Freedom Line

Keeping class action plaintiffs’ lawyers honest about sex discrimination claims is vital to preserving the rights of all, both employees and employers.

Send this story to a friend
Enter recipient's e-mail:


Sexual Hypocrisy: Turning the Tables on Plaintiffs’ Lawyers In Class Action Discrimination Lawsuits

Mimicking their own class action lawsuits against asbestos, tobacco and food, many of the big plaintiffs’ firms are now putting gender on trial in search of a new con game to play for jackpot justice. These law firms’ new marks include Costco, Wal-Mart, Merrill Lynch, Boeing, Home Depot and others, while the pawns are those companies’ employees, who allege gender bias and sexual discrimination.

Wholesale class action sex discrimination lawsuits threaten nearly 40 years of law and precedent aimed at putting women on an equal footing in the workplace. Not because one woman cannot prove her claim, but rather because her lawyers are trying to stretch individual claims to obtain relief for dozens, hundreds, and, in some cases, thousands of "similarly-situated" individuals in an attempt to quietly lift the wallets of corporate America.

Under Federal Rule of Civil Procedure 23, for a plaintiff class to be certified, there are four requirements: (1) a sufficiently numerous class; (2) questions of law or fact common to the class; (3) representatives whose claims are typical of the class; and (4) representatives who will fairly and adequately protect the class’ interests.

There is not space here to analyze whether each of the prominent cases meets those requirements. Suffice it to say that there are thousands of articles, analyses and opinions that present widely divergent positions. Nevertheless, the real difficulty for the plaintiffs’ lawyers in these cases lies in the proof that any wrongs were actually committed, not that such an outmoded concept matters much in today’s high stakes litigation.

Make no mistake, plaintiffs’ lawyers are relying on a tried and true tactic: running a numbers game. Take, for example, the lawsuit against Costco, which seeks class action status for about 650 women whom plaintiffs’ attorneys contend were eligible for promotion to top positions in Costco stores over the past three years. For proof of discrimination, the lawsuit asserts that nearly 90 percent of general managers at Costco stores are male and that only two of Costco’s 33 top executives are women, despite a total work force that is nearly half female.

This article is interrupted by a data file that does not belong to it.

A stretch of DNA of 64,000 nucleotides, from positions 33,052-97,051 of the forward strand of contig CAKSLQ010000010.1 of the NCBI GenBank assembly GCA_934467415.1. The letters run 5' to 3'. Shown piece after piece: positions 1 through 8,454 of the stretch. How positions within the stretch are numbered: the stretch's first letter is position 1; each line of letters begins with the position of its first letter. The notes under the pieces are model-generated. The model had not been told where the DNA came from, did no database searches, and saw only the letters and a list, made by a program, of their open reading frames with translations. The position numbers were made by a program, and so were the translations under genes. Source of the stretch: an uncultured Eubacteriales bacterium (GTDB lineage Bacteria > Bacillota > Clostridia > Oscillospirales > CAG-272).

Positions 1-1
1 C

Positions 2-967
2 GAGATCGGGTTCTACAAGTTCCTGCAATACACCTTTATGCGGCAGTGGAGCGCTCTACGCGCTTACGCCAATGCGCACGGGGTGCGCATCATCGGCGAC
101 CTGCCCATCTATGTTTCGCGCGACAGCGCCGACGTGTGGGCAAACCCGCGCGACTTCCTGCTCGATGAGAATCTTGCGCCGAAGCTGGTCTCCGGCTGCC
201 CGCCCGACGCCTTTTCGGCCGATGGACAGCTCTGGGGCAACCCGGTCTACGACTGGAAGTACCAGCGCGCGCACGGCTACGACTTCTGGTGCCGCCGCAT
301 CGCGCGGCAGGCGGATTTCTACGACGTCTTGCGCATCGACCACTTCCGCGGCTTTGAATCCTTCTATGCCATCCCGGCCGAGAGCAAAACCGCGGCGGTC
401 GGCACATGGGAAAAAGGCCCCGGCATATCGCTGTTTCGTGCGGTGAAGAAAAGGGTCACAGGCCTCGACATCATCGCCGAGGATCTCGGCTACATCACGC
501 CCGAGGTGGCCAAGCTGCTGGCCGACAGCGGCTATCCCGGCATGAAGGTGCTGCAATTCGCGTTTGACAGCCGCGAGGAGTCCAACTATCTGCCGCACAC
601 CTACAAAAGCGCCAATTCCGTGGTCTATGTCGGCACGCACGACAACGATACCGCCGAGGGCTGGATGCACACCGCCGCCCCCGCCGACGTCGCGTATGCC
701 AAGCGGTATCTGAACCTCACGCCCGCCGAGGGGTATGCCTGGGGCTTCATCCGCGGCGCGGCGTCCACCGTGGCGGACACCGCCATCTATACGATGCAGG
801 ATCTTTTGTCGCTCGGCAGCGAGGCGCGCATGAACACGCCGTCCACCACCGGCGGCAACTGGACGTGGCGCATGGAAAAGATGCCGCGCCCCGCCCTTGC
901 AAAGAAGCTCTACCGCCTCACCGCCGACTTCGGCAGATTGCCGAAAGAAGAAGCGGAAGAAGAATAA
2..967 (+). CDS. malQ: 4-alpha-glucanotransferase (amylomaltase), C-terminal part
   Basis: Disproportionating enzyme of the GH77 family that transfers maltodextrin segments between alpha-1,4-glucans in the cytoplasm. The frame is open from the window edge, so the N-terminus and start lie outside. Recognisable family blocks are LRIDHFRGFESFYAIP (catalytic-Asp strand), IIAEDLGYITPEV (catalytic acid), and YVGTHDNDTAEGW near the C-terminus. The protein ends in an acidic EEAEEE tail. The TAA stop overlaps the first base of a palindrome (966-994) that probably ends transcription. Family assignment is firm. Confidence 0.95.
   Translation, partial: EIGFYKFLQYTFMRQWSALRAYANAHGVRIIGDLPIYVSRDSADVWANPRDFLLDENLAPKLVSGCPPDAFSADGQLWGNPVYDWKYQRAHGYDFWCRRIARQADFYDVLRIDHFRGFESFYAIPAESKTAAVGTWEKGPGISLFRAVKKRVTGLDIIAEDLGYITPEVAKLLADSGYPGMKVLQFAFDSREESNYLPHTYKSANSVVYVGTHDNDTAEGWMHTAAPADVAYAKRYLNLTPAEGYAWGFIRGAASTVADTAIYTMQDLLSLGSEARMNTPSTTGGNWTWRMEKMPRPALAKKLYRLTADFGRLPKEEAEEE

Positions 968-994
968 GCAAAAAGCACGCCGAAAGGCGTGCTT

In the Wal-Mart case, the U.S. Court of Appeals for the Ninth Circuit is currently deciding whether the class action can proceed. Earlier this summer, a lower federal court certified the class claiming that Wal-Mart systematically favored men over women in pay and promotions. If allowed to go forward, plaintiffs’ lawyers claim that 1.6 million women (both former and existing employees) are potential members, making it the largest private employment discrimination case in U.S. history. Reports indicate Wal-Mart currently employs only 1.3 million individuals.

Even Wall Street has been run over by class action sexual discrimination lawsuits. Merrill Lynch and Morgan Stanley have made payouts to employees who lodged similar complaints.

In June, a lawsuit was filed against PricewaterhouseCoopers alleging the accounting firm systematically discriminated against women. Remarkably, that case may just change the battlefield. That’s because accountants are numbers gurus and understand figures better than any other profession, including lawyers.

Plaintiffs’ lawyers are desperately trying to prove the second element of class action certification status ― that questions of law or fact are common to the class. The lawyers claim that if one female can prove that she was discriminated against, that proves that all of the women were discriminated against because the number of female employees in management compared to the number of male employees in management is evidence of a common ground of discrimination. Those who wonder why we have a litigation explosion might want to read that last sentence again.

Most employment law scholars, no matter what side of the legal fence they’re on, will readily admit that discrimination and harassment are hard to prove for the very reason that it’s difficult to show that individual management decisions were sex motivated. Discriminatory patterns, often tracked through hiring and firing, are almost impossible to find and the high burden of proof on the plaintiff makes these sex discrimination cases even more difficult to succeed, although diabolically expensive to defend. Just this week, Home Depot settled a case with employees from their Colorado stores in order to avoid the cost of protracted litigation.